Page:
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So, just why did Jackie's '92 Chevy Blazer explode?

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Dear Tom and Ray:



My husband and I changed the oil, spark plugs, wires, cap and rotor on our '92 Chevy Blazer yesterday -- something we've done many times with no problem. When trying to restart the car, the engine literally exploded, flames came up out of the throttle body, smoke came out of the valve covers, and seals were broken. What could possibly have gone wrong -- and should we donate or scrap our car? Many sincere thanks! -- Jackie

TOM: This is why we always keep marshmallows on hand at the garage.

RAY: You made a very simple mistake, Jackie, but as you now know, it led to some very flammable repercussions. You reattached the spark-plug wires incorrectly.

TOM: The spark plugs fire one at a time. They're all timed precisely, so they fire at exactly the right moment the spark is needed in that cylinder. If you put the wire for, say, spark plug 1 onto the top of spark plug 4, spark plug 4 is now going to fire at the wrong time. And if it fires when the intake valve is open, it could set fire to the fuel-and-air mixture that's waiting in the intake manifold and the throttle body. This will lead to a distinctive sound, best described as a "phooomph," followed by a nice, Christmassy yule scene under the hood.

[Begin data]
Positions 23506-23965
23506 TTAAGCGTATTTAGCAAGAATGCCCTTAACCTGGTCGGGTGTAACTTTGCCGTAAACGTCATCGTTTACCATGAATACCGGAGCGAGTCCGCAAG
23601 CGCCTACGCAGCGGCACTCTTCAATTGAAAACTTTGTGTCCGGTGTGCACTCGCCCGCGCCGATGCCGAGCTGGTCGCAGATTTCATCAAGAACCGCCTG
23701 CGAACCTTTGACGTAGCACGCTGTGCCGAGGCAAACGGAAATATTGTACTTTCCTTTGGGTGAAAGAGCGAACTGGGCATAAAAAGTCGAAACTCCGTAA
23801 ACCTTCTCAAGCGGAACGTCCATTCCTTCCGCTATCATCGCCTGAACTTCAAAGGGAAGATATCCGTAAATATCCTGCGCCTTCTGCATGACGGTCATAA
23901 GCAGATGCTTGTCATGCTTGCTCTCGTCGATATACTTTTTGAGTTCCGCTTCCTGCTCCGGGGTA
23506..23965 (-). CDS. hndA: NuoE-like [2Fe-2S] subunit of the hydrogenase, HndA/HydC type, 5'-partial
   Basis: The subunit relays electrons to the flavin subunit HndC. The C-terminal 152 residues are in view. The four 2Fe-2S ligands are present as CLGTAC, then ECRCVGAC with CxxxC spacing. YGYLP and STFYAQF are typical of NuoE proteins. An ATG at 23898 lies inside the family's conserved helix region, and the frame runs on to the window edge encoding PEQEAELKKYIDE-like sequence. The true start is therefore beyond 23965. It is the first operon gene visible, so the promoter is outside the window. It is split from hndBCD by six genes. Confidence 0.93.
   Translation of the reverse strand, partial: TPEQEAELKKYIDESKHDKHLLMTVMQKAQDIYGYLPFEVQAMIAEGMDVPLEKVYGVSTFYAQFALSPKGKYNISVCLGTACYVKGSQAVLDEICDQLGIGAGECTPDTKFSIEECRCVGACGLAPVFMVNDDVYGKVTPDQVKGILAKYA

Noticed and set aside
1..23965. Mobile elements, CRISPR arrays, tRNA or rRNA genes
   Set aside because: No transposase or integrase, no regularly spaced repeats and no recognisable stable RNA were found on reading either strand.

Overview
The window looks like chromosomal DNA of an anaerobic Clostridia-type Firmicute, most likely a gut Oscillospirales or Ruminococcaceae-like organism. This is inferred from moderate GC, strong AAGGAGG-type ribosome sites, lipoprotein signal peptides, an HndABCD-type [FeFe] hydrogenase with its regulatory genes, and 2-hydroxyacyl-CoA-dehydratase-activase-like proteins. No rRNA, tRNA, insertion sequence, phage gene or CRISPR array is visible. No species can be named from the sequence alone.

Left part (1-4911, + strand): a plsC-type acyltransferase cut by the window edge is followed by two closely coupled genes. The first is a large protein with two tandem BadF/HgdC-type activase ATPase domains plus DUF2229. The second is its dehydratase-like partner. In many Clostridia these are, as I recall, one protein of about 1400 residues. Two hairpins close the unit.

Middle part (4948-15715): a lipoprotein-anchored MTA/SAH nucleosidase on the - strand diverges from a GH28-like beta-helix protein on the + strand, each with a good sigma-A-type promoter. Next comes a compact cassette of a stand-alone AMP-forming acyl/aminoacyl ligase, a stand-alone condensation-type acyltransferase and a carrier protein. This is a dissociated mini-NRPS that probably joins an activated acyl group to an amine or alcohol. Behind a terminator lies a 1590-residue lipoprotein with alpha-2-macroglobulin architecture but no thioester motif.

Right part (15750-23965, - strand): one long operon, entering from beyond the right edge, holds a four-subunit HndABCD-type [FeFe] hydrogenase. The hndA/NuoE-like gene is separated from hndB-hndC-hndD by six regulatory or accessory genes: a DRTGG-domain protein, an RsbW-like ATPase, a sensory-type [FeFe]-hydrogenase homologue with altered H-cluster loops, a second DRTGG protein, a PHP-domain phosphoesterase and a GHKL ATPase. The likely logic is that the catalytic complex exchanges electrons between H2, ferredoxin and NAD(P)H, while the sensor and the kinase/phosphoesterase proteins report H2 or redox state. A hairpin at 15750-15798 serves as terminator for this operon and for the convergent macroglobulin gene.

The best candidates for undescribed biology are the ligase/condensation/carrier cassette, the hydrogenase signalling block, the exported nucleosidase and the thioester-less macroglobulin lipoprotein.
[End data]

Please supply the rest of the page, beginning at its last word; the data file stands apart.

RAY: The reason the explosion continued into the valve covers is because you have a faulty PCV valve. That's a check valve that's supposed to prevent flames from a backfire from traveling into the valve-cover area.

TOM: So, next time you work on the car, in addition to making sure you label the spark-plug wires very carefully, add a PCV valve to the things you need to replace.

RAY: The good news is that you probably didn't do any serious damage to the engine. You might need a valve cover gasket or two if you blew out yours. And in the worst-case scenario, if you put all the wires on wrong, and then cranked the engine for a long time, you could have created an explosion in the crankcase, which could have blown out a crankshaft seal. But even that's easy to replace -- at least the front one is. The rear one's also easy to replace, once you have the engine out!

TOM: So, start by hooking up the wires correctly. You'll have to find the proper firing order for your particular engine so you can get the engine running again. Then, after that, you can assess the long-term damage to your car -- and your self-confidence.
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